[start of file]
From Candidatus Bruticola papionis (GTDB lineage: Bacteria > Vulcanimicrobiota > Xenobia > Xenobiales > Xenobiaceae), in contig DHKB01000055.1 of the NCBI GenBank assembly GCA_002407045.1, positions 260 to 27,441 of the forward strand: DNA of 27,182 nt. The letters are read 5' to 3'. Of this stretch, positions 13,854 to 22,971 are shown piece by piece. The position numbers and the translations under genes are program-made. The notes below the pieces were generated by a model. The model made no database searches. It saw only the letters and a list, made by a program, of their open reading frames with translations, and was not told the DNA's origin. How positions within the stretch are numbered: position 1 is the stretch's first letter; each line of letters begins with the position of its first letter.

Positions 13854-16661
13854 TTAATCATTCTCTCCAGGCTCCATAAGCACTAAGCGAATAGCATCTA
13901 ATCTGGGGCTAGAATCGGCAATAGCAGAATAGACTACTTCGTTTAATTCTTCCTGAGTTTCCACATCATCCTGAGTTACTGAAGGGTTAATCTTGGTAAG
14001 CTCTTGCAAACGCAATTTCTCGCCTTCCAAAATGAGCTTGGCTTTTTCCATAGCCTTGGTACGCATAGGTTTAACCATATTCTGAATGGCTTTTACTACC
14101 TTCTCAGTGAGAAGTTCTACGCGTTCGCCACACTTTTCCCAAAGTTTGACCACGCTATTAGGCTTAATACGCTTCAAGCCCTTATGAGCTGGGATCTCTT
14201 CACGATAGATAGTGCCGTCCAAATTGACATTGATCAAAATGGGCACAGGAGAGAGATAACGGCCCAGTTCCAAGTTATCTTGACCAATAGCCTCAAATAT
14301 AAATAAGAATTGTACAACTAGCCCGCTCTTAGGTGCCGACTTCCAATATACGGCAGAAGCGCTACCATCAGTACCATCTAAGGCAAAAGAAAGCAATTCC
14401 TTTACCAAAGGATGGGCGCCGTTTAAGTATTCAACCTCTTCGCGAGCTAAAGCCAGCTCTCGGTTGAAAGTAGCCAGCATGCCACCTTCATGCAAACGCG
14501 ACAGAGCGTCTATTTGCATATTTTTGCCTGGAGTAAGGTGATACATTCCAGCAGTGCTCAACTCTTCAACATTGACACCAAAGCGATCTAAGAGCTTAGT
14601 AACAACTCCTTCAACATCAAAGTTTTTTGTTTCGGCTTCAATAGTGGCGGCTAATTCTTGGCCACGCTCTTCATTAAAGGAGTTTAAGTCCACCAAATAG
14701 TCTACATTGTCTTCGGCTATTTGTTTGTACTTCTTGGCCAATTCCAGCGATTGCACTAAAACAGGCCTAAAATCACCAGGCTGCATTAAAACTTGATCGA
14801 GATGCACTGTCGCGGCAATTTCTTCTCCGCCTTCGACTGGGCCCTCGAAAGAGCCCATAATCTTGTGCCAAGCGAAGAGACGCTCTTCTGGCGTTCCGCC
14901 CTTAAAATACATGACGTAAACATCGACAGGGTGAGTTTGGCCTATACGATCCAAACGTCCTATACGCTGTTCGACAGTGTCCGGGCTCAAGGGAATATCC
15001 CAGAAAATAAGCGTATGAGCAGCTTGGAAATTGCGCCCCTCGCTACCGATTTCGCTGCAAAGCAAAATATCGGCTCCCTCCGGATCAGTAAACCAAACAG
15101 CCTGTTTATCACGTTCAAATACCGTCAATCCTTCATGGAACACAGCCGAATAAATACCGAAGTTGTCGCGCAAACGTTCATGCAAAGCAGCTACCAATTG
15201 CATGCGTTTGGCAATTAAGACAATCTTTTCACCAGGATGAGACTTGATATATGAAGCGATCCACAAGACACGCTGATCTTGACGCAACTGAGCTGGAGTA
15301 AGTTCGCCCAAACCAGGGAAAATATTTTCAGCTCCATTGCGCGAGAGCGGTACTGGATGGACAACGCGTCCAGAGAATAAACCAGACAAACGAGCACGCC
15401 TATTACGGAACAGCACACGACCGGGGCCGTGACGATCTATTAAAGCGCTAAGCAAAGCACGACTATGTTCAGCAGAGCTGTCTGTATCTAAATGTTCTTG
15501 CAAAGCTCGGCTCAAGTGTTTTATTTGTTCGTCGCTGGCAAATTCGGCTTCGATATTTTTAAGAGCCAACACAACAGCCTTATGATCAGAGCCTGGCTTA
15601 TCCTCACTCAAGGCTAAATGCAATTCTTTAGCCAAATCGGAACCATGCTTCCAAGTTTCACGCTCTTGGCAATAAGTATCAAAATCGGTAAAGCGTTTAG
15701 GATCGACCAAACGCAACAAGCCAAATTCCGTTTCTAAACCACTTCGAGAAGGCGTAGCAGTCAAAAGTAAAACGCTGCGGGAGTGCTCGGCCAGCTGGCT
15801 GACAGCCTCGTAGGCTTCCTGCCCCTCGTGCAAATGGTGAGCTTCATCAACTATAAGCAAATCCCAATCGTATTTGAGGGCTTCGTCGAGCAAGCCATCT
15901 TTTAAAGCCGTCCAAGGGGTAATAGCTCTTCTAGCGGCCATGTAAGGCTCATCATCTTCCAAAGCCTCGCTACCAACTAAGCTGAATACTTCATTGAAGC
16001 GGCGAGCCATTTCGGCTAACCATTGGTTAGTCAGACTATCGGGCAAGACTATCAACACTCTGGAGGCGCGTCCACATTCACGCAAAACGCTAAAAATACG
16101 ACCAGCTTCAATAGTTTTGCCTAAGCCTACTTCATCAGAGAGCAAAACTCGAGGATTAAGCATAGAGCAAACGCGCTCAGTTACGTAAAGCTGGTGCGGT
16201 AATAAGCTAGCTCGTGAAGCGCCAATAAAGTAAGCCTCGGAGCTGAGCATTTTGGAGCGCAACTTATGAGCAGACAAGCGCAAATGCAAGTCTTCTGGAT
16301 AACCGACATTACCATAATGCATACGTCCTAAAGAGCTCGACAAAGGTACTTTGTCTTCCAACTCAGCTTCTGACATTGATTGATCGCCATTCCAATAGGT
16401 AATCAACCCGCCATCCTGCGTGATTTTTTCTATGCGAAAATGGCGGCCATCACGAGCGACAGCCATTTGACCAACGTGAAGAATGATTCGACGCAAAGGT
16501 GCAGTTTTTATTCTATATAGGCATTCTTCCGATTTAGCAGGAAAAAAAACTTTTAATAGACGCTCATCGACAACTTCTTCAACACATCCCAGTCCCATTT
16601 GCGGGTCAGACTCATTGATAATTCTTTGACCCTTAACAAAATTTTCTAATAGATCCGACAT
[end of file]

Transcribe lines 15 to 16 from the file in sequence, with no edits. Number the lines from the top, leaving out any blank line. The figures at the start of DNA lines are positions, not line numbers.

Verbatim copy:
15001 CAGAAAATAAGCGTATGAGCAGCTTGGAAATTGCGCCCCTCGCTACCGATTTCGCTGCAAAGCAAAATATCGGCTCCCTCCGGATCAGTAAACCAAACAG
15101 CCTGTTTATCACGTTCAAATACCGTCAATCCTTCATGGAACACAGCCGAATAAATACCGAAGTTGTCGCGCAAACGTTCATGCAAAGCAGCTACCAATTG